Congratulations! You just got the big promotion to management. People now report to you, you have some budget and you have some decision-making authority. In short, your new role comes with power. Just like electricity, power is a very useful asset but can be dangerous if misused.

Here are 7 tips for how to use your power so you don’t abuse or lose it.

Don’t Use Power for Personal Gain.

Some potential pitfalls are easy to spot, but many are more gray than black and white. What starts as “relationship-building” with vendors can slide into contract-steering after a few too many fancy dinners. What starts as “team-building” in the office can slide into inappropriate requests outside the office. Now that you have power at work, you have to keep a firewall between your work and personal needs so you aren’t seen as using your work power for personal gain.

Don’t Play Favorites.

Now that you have power, people will ask you to use it to help them. They want a decision to go their way. They want more staff or a bigger piece of the budget. Whatever it is, you know and like some people more than others, and you may unintentionally factor that into decisions. Favoritism is a slippery slope to trouble. People not getting favoritism will notice and criticize you for it. People getting favoritism may come to expect it. Stick to the facts and merits. Whenever making a decision, think about how you would explain your decision if someone accused you of favoritism.

Know Your End Game Before You Exert Authority.

Your authority may be clear on paper, but knowing how to exercise it is more an art than an org chart science. Before you directly exert your authority in a black-and-white way—”you are going to stop that and do this”—think about what you are prepared to do if they say no (or worse, say yes to your face but then say no in their actions). Are you prepared to call them out for insubordination? Are you going to back down?  Once you exert your authority in a black-and-white way, you are staking a piece of your authority on it. If you back down, you will get a reputation for being soft. If you double down, you may escalate a small problem to your boss to adjudicate, making you look bad. Exhaust your skills like persuasion and negotiation before you resort to stark authority.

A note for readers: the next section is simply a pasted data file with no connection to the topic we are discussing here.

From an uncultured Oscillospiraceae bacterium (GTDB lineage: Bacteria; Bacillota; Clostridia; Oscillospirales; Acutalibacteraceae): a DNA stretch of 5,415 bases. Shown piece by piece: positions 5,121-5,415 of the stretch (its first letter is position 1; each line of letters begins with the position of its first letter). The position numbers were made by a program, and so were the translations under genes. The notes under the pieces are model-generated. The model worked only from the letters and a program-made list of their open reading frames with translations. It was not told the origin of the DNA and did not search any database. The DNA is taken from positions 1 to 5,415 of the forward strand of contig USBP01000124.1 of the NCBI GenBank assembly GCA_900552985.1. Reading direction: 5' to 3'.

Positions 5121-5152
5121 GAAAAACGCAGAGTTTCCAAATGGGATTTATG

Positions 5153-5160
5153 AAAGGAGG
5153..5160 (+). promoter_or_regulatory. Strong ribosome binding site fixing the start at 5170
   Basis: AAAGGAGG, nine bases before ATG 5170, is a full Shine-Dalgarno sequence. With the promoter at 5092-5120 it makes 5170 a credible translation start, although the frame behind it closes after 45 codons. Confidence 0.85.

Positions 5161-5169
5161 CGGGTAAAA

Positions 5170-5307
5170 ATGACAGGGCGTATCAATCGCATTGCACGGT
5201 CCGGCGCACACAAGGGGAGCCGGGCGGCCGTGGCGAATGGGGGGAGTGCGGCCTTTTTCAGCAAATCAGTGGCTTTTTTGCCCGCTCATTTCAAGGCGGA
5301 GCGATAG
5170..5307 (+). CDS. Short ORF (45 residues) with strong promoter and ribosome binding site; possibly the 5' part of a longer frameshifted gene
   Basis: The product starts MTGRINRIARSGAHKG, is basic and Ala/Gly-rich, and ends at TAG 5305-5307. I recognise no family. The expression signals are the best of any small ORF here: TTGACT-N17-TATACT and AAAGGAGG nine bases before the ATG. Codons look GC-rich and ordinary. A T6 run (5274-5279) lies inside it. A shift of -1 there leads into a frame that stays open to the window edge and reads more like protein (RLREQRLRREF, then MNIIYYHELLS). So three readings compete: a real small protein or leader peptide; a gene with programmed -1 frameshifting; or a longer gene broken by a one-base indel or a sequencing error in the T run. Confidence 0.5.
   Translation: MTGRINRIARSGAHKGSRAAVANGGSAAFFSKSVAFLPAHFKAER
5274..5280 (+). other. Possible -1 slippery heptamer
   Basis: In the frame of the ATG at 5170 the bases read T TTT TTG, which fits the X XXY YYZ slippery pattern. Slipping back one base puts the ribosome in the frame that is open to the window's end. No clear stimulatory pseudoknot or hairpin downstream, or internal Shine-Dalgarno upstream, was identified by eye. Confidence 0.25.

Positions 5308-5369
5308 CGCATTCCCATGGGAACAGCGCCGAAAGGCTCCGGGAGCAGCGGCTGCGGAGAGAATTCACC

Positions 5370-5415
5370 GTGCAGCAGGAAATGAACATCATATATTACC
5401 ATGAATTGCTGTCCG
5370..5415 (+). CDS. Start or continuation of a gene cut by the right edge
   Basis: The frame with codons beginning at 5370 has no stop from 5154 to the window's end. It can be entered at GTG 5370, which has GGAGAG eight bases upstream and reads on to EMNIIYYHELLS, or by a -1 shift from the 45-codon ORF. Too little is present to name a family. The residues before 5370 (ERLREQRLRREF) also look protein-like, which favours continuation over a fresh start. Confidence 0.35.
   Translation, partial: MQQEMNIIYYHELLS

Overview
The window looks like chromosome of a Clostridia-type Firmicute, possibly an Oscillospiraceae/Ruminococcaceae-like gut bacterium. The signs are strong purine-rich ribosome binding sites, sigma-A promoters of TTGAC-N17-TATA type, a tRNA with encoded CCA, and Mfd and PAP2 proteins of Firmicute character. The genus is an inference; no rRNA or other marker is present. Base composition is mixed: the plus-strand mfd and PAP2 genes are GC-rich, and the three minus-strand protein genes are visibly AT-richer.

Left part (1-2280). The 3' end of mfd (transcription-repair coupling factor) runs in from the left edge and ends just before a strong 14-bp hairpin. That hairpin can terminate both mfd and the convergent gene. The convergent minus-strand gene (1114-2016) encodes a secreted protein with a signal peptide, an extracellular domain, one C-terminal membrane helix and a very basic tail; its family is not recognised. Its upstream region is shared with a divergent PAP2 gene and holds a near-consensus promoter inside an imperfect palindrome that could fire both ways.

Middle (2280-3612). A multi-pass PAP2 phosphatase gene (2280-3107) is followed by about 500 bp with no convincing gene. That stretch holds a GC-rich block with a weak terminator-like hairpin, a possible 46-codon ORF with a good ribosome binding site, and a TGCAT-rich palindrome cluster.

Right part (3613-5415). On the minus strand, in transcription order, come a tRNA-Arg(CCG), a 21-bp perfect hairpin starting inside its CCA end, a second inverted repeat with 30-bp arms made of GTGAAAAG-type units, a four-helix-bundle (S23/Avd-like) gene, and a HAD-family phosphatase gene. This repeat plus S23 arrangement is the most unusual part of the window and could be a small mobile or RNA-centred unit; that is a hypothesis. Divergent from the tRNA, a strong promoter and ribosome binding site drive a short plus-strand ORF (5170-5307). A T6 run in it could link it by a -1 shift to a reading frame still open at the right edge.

Leverage Through Delegation.

I was a project manager for a chief operating officer (COO) of an organization with tens of thousands of employees spread over many departments. At the beginning of a project, the COO made it clear that I was empowered as his trusted agent to help coordinate across departments. He was using me as a leveraged way for him to exert his power on the ground in one small piece of his domain so he could continue overseeing the rest. Delegating gave the COO many benefits beyond just the ability to multitask. It let him keep perspective by staying out of the minute-by-minute fray. It left him available to resolve the few issues that had to bubble up to him. And it gave his direct reports a target (me) to criticize if they had a problem with their boss’s management.

Learn to Wield Power Indirectly.

In the middle of coordinating a crisis for the COO, one department head quit taking my calls. When I escalated to the COO, he didn’t call the department head directly as I requested. Instead, he called the security desk in the department’s headquarters building and, after identifying himself, asked them to find the department head to make sure he was OK and to connect the director to me via their radios. That department head got a message, both figuratively and literally, without the COO ever talking to him directly. Power is not an unlimited resource. The more you have to directly wield your formal authority to get things done, the less impressive your formal authority becomes. “Because I’m the boss!” will work in the short term but will become hollower the more you use it.

Don’t Rely on Power.

Power is a new tool in your career-skill tool belt. Learn to use it, but don’t forget to keep using all those other skills that have helped you succeed before you got power. If you always rely on your power to get what you want, your skills like negotiation and persuasion will wither. Lots of people out there will have more power than you, leaving you at a disadvantage if you compete on that alone. And some day you might lose your power, so you want to have other skills to fall back on.

Don’t Enjoy Power.

Power can be addictive. If you find yourself enjoying the ability to make people do what you want, you are headed down a troubling road. A person who makes people do what they want is a tyrant. A person who makes people want what they want is a leader. Now that you have power, you need to figure out which type of leader you want to be.

Editor’s note: The original version of this post appeared on LinkedIn on Oct. 22, 2015.